and how it works. One of the first cultures to articulate how music really works were the ancient Greeks. And this is going to fascinate you: the Greeks said that music and astronomy were two sides of the same coin. Astronomy was seen as the study of relationships between observable, permanent, external objects, and music was seen as the study of relationships between invisible, internal, hidden objects. Music has a way of finding the big, invisible moving pieces inside our hearts and souls and helping us figure out the position of things inside us. Let me give you some examples of how this works. One of the most profound musical compositions of all time is the “Quartet for the End of Time” written by French composer Olivier Messiaen in 1940. Messiaen was 31 years old when France entered the war against Nazi Germany. He was captured by the Germans in June of 1940 and imprisoned in a prisoner-of-war camp. He was fortunate to find a sympathetic prison guard who gave him paper and a place to compose and fortunate to have musician colleagues in the camp, a cellist, a violinist, and a clarinetist. Messiaen wrote his quartet with these specific players in mind. It was performed in January 1941 for the prisoners and guards of the prison camp. Today it is one of the most famous masterworks in the repertoire. Given what we have since learned about life in the Nazi camps, why would anyone in his right mind waste time and energy writing or playing music? There was barely enough energy on a good day to find food and (see, “Paulnack,” page 4)

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(from, “Paulnack,” page 3) water, to avoid a beating, to stay warm, to escape torture–why would anyone bother with music? And yet–even from the concentration camps, we have poetry, we have music, we have visual art; it wasn’t just this one fanatic Messiaen; many, many people created art. Why? Well, in a place where people are only focused on survival, on the bare necessities, the obvious conclusion is that art must be, somehow, essential for life. The camps were without money, without hope, without commerce, without recreation, without basic respect, but they were not without art. Art is part of survival; art is part of the human spirit, an unquenchable expression of who we are. Art is one of the ways in which we say, "I am alive, and my life has meaning." In September 2001 I was a resident of Manhattan. On the morning of September 12, 2001, I reached a new understanding of my art and its relationship to the world. I sat down at the piano that morning at 10 AM to practice as was my daily routine; I did it by force of habit, without thinking about it. I lifted the cover on the keyboard, opened my music, and put my hands on the keys and took my hands off the keys. And I sat there and thought, does this even matter? Isn’t this completely irrelevant? Playing the piano right now, given what happened in this city yesterday, seems silly, absurd, irreverent, pointless. Why am I here? What place has a musician in this moment in time? Who needs a piano player right now? I was completely lost. And then I, along with the rest of New York, went through the journey of getting through that week. I did not play the piano that day, and in fact I contemplated briefly whether I would ever want to play the piano again. And then I observed how we got through the day. At least in my neighborhood, we didn’t shoot hoops or play Scrabble. We didn’t play cards to pass the time, we didn’t watch TV, we didn’t shop, we most certainly did not go to the mall. The first organized activity that I saw in New York, on the very evening of September 11th, was singing. People sang. People sang around fire houses, people sang "We Shall Overcome". Lots of people sang “America the Beautiful.” The first organized public event that I remember was the “Brahms Requiem”, later that week, at Lincoln Center, with the New York Philharmonic. The first organized public expression of grief, our first communal response to that historic event, was a concert. That was the beginning of a sense that life might go on. The US Military secured the airspace, but recovery was led by the arts, and by music in particular, that very night. From these two experiences, I have come to understand that music is not part of "arts and entertainment" as the newspaper section would have us believe. It’s not a luxury, a lavish thing that we fund from left-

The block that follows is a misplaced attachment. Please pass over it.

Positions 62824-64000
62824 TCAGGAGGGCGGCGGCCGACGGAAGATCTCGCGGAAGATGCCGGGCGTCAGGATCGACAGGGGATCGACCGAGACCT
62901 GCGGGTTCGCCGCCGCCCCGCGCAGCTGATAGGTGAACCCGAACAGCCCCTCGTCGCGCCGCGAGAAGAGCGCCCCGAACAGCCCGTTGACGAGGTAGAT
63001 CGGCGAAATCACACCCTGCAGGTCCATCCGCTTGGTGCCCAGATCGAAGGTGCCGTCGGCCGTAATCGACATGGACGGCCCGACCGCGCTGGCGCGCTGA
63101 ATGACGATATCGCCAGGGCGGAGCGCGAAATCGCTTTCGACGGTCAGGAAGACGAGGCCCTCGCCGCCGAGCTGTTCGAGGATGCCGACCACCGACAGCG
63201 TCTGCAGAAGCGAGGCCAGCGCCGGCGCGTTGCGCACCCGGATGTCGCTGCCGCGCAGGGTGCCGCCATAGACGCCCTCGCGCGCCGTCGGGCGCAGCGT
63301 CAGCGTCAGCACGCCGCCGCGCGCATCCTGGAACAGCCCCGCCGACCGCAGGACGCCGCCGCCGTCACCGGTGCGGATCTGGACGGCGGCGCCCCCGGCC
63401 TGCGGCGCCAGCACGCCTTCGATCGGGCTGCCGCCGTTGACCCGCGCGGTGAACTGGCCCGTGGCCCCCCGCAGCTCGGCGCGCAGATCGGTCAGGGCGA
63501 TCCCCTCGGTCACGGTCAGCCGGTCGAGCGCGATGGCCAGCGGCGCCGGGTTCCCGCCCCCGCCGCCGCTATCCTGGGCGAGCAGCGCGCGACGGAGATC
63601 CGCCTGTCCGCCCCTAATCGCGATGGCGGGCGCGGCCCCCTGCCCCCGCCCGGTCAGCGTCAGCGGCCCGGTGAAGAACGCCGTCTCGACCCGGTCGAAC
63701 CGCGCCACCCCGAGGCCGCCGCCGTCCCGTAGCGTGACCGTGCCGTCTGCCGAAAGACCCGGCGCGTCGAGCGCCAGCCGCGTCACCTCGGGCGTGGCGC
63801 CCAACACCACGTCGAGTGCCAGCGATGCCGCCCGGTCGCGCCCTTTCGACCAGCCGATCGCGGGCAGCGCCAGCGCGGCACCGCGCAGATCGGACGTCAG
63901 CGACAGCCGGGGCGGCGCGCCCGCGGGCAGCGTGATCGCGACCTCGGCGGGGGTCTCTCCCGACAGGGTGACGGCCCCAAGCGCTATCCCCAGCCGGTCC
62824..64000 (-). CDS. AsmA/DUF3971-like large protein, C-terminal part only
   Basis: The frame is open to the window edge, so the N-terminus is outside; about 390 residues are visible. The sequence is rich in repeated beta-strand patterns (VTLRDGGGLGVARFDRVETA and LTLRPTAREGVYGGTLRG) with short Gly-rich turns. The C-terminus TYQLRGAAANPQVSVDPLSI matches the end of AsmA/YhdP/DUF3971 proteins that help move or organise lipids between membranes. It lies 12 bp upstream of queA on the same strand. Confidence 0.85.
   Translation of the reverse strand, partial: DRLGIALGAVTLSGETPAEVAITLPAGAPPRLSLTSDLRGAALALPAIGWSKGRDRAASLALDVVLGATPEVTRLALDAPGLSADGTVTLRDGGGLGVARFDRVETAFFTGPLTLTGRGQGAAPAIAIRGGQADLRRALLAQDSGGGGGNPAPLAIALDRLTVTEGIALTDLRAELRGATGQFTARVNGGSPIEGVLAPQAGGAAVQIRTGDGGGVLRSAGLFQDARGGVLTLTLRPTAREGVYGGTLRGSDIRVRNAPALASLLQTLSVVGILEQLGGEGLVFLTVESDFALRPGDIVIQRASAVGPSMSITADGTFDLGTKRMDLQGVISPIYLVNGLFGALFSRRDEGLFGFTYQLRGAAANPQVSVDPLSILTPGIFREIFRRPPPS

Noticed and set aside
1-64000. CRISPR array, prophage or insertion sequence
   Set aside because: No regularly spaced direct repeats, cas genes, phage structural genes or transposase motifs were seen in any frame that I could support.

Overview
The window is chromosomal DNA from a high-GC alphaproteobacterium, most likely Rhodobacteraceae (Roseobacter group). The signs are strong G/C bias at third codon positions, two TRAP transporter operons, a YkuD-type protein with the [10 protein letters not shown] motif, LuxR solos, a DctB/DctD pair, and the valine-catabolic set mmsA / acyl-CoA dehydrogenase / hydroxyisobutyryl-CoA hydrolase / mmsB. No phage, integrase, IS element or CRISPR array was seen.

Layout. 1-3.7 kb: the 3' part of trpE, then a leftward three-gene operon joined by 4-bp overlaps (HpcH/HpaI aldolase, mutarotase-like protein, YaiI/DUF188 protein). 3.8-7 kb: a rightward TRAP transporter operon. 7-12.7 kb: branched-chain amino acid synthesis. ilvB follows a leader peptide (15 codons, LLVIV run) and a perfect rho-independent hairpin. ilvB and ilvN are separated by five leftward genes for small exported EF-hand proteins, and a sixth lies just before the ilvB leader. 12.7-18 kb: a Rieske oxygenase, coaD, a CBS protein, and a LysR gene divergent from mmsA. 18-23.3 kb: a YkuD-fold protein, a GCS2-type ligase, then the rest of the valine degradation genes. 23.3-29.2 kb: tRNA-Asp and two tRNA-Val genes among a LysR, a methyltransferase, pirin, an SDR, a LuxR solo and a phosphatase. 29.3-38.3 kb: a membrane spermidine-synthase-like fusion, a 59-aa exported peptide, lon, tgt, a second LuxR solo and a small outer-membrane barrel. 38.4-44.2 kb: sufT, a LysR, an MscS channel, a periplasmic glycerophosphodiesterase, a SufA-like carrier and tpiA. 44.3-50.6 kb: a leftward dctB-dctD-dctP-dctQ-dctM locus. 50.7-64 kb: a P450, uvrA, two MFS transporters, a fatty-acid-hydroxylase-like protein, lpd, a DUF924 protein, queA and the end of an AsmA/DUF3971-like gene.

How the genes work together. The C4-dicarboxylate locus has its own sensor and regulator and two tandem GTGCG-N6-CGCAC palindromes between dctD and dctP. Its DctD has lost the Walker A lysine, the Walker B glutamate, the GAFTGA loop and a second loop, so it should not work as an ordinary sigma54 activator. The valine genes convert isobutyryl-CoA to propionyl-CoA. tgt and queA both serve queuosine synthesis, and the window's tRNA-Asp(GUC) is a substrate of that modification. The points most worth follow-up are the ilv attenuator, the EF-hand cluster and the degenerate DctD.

On the morning of September 12, 2001, I reached a new understanding of my art and its relationship to the world.